It's amateur and sloppy. Sarem takes a Bizzaro World approach to "Show, don't tell" by doing the exact opposite, painstakingly explaining every joke and reference. Her self-insert Zade and her love interests have every detail of their outfits describe in doorstopping paragraphs, while the appearance of important areas (like a character's office) and major events like a red carpet premiere are either glossed over with a sentence or two or ignored altogether. Much of the backstory, such as where Zade gets her power and what she does, is left a mystery to the reader until Lani feels like explaining it.
The protagonist, Scheherazade Esther Holden (!!!), is a Mary Sue in the extreme. She's repeatedly described as so beautiful that people stop what they're doing to stare at her and rarely makes a mistake or judges someone incorrectly. Even her enemies end up loving her by the end of the book, as every man falls at her feet in practical worship. Her magical (sorry, "magickal") abilities are described in such a way that she has seemingly unlimited power when she feels like it.
The plot meanders back and forth, with a magical duel and hint of a larger conspiracy being forgotten almost immediately in favor of multiple chapters of romance scenes, misunderstandings, and "character development" that goes nowhere until the finale. The extensive explanations of what everyone is thinking and doing and why they're thinking and doing it heavily pads out the page count; the point of view even repeatedly shifts to third person and the majority of the last third of the book is entirely in third person without Zade even doing anything!
Copy errors abound. Sections of italicized paragraphs (used to indicate shifts to third person) are left un-italicized and words or sections of sentences are accidentally repeated. It comes off as a rapid first draft thrown together with stolen artwork for the cover. This is likely because the book simply serves as a disguised screenplay, heavily explaining every visual that seems important for the planned film adaptation (such as the exact appearance of every elaborate visual effect) while ignoring anything that Lani feels could be made up on the spot for it.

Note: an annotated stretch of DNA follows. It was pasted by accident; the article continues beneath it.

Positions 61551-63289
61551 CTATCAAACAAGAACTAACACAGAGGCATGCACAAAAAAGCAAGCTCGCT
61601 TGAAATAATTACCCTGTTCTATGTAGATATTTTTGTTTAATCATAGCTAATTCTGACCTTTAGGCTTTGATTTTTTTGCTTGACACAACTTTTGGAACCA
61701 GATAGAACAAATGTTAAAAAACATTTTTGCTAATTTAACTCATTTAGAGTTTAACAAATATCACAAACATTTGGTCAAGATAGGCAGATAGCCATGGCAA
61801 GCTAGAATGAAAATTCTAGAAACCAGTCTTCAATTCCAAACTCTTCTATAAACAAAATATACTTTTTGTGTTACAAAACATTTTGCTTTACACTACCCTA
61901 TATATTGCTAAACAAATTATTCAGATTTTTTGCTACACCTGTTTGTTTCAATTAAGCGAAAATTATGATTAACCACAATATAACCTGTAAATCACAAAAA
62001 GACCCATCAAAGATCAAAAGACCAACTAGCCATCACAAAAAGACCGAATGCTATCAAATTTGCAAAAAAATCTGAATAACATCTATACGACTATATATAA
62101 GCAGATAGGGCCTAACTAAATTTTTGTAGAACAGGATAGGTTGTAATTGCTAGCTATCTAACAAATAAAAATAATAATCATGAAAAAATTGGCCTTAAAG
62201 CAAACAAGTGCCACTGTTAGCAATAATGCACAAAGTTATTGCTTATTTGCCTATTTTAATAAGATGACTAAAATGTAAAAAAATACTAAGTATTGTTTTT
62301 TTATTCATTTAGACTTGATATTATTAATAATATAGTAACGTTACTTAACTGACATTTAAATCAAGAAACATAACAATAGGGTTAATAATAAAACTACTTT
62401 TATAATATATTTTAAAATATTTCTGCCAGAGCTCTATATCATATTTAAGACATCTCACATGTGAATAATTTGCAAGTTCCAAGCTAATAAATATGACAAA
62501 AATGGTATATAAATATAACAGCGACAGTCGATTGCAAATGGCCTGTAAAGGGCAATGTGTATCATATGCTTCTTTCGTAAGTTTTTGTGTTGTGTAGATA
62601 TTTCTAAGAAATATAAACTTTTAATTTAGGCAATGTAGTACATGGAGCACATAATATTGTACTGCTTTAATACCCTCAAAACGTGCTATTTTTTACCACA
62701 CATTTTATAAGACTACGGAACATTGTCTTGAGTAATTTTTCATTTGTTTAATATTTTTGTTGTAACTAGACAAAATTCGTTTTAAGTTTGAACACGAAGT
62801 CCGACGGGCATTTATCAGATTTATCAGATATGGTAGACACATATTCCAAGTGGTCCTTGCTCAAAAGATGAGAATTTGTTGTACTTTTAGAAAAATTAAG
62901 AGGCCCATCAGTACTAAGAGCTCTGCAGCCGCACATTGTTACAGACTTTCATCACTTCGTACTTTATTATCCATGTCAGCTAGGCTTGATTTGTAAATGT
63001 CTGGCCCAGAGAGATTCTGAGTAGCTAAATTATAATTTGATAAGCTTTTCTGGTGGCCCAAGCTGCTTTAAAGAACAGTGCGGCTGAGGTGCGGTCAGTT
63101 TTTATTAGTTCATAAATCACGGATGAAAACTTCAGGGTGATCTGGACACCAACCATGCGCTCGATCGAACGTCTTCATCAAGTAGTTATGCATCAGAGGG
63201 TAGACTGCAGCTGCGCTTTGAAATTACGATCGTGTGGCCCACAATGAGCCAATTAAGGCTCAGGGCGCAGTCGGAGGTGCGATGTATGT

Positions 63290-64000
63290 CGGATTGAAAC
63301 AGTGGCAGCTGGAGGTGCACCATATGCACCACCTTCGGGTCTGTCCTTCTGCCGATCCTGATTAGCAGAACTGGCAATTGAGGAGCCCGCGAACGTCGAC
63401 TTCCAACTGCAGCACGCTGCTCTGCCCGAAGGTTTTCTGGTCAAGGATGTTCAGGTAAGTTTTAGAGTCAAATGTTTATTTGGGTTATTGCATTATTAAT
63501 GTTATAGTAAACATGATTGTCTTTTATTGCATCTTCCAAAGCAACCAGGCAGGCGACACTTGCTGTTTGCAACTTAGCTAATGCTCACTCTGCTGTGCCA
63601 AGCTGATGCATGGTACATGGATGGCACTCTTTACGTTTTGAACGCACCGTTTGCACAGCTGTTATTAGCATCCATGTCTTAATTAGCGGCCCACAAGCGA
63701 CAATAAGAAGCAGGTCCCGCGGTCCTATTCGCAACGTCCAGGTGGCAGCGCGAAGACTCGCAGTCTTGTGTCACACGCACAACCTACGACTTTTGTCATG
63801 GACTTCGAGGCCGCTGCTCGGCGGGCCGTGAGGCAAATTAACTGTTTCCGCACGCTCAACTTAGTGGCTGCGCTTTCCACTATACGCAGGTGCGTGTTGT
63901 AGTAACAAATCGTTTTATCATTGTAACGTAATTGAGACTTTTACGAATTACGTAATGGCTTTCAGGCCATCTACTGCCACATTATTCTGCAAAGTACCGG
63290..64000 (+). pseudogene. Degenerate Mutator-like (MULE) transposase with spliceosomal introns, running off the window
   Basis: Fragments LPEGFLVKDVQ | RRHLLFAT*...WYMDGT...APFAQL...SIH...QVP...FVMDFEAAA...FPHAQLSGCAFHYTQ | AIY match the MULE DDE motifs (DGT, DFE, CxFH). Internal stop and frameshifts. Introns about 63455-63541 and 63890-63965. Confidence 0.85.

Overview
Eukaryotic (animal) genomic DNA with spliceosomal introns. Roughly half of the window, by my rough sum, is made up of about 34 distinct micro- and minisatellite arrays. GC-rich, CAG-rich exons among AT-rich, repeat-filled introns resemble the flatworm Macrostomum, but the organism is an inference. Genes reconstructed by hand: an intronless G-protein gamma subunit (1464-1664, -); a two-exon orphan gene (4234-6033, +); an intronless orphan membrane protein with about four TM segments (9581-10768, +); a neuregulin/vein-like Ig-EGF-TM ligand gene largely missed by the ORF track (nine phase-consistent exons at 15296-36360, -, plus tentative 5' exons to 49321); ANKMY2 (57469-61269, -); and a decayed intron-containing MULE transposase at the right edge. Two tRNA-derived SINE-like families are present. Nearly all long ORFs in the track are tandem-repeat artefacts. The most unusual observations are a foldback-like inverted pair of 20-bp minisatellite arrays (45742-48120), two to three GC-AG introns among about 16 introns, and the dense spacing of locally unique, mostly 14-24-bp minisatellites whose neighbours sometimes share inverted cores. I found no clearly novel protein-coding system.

This also extends to an overabundance of real life spilling in, as if she was attempting to get every celebrity and product endorsement. The Plain White T's (a band Lani managed once) appears with namedropped songs and band members, the lead singer replaced with her Jackson Rathbone stand-in. The action almost entirely takes place in real locations like the Wynn Casino, the Fashion Show Mall, McMullan's Irish Pub, and the Peppermill restaurant. The famous magician in charge of the show Zade joins is a thinly-veiled David Copperfield stand-in, complete with an equally thinly-veiled Chloe Gosselin girlfriend. Real brands like Too Faced Makeup and Sally's Beauty Supply are mentioned ceaselessly.
This is not a professional novel. This is on the level of something a 16-year-old obsessed with Twilight would write (and it shouldn't surprise you that Lani was part of the Twilight fan community). The amount of fraud associated with the book's ignominious rise to fame only amplifies the fact that if taken on its own merits, it would have been lucky to get within sniffing distance of the New York Times list.
A good editor and a more original story line would make this book readable. Maybe.
Most recent customer reviews
I liked how Zade is protective of her own secrets.
I also liked the love triangle between Jackson, Zade and Mac.Read more